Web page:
DUBOIS, Pa. — A unique opportunity for career exploration was attended by nearly 100 Penn State DuBois students on Wednesday (March 28). The Networking Luncheon and Career Fair, organized by the campus Office of Career Services, featured more than 50 companies looking to recruit new talent. The career fair setting allowed students to meet and network with employer representatives, and discover what kind of career opportunities those companies currently offer. The career fair was also open to members of the public, allowing anyone in the community the chance to help further their career.
The Networking Luncheon for campus students was held prior to the career fair, and is intended to take the entire event to a higher level of quality for those attending. Business representatives were seated with students whose majors aligned with the education those businesses look for in potential employees, giving students an additional, and more intimate, chance to interact with people already working in their fields of interest.
Penn State DuBois Career Services Coordinator Anna Akintunde explained, "Networking is the most effective way of landing a job. It doesn’t matter whether you are a freshmen or a senior, it offers you the advantage of networking and building relationships that may lead to great opportunities whether that be an internship or a new job upon graduation. Students who have attended in the past have described the Networking Luncheon as not only a great way to connect with opportunities, but an excellent way to meet employers and talk more personally with them in a low-pressure and relaxed atmosphere. The job fair offers yet another opportunity for networking while also providing you the ability to gather field specific information in a time effective and less costly manner."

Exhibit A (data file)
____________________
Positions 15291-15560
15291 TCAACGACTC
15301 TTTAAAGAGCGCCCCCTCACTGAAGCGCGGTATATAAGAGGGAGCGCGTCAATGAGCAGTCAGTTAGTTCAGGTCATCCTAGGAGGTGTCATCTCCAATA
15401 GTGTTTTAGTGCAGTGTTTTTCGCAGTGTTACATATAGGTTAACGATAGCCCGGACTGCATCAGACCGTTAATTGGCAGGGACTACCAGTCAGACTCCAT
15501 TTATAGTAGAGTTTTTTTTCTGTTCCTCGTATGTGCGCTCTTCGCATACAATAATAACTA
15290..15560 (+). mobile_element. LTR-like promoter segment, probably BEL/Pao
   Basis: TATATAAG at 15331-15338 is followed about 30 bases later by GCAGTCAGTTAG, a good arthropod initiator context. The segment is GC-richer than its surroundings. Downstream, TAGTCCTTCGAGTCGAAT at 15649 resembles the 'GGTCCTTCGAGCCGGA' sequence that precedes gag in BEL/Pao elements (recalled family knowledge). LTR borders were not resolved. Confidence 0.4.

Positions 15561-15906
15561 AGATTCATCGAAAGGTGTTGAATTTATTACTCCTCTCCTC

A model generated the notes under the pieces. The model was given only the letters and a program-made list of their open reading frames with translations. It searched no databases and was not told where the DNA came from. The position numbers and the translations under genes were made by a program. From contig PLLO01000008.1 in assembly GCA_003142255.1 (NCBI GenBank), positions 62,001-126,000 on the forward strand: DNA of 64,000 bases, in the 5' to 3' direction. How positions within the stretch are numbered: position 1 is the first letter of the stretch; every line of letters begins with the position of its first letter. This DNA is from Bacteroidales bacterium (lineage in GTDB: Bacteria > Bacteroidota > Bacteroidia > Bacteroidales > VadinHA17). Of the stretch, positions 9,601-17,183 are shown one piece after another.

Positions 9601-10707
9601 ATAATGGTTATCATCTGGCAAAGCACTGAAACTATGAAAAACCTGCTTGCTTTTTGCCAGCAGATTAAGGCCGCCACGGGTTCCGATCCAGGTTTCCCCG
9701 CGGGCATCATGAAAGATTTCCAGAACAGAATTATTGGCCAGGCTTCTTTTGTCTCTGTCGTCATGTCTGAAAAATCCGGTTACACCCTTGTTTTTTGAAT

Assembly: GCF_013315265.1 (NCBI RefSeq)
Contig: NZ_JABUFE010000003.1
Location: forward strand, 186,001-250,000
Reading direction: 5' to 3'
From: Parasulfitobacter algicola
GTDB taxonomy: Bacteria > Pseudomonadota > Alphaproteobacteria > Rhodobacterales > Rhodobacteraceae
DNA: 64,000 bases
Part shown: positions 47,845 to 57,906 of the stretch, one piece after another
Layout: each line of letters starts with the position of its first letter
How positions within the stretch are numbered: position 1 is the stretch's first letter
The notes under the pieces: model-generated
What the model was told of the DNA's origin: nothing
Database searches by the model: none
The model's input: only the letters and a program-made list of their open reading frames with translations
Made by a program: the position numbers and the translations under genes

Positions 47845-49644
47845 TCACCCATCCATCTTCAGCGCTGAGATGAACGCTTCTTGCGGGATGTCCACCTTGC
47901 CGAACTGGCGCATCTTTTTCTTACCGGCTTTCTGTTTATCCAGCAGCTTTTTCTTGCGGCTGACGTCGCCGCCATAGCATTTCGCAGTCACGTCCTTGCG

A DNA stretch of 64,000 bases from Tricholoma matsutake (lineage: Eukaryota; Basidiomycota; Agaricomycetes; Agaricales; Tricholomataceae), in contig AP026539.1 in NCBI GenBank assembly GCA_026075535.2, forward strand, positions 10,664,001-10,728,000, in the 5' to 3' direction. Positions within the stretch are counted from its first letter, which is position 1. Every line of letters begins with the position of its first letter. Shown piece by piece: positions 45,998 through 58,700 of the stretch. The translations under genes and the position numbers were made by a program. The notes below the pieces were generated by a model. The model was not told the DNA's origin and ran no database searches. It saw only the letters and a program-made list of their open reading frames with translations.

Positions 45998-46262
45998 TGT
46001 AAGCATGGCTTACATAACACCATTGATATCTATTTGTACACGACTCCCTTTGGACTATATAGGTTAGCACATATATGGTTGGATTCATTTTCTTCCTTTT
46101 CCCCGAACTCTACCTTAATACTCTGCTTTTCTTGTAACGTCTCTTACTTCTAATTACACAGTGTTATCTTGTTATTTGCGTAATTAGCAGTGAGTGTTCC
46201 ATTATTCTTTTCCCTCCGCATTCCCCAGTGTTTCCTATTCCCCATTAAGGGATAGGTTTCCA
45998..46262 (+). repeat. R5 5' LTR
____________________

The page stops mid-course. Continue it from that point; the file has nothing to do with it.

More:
Students who attended both the networking lunch and the job fair echoed Akintunde's thoughts. Student Dan Hinton, a junior and business major with an interest in working in human resources, noted, "This provides opportunities for me to get myself out there; to get my name to companies and find opportunities I wouldn't have on my own."
Hinton praised Akintunde for her dedication to helping students, saying, "If I didn't have Anna, I wouldn't have the opportunities that I do."
Those representing area employers at the career fair appreciated the added depth the event provides through the networking lunch, as well. Becca Kear represented Penn Highlands Healthcare where she works as a recruiter. "Events like this help us get out into the community and meet new people who we can hook up with careers; not just jobs, but a career for their whole life," Kear said. "It's nice that at these events people are really well prepared, with résumés ready. That's a real plus."
Kear herself is a Penn State DuBois alumna, who attended career events on campus as a student. She graduated with a degree in business and marketing in 2013. She added, "It's always nice to come back to your home base. I know how well people are prepared here, and I know the type of education they get here."
This event was sponsored by the DuBois Educational Foundation, the Penn State DuBois Alumni Society and GKN Sinter Metals.
Akintunde said making contact at events like this is proven to produce results on both sides of the job market. The data she collected from this event last year shows that of those in attendance, 65 percent of employers said they left with potential hires, 77 percent of employers said they left with potential interns, 26 percent of students said they left with potential employment, and 87 percent of students said they left with an internship lead, which could possibly lead to full-time employment.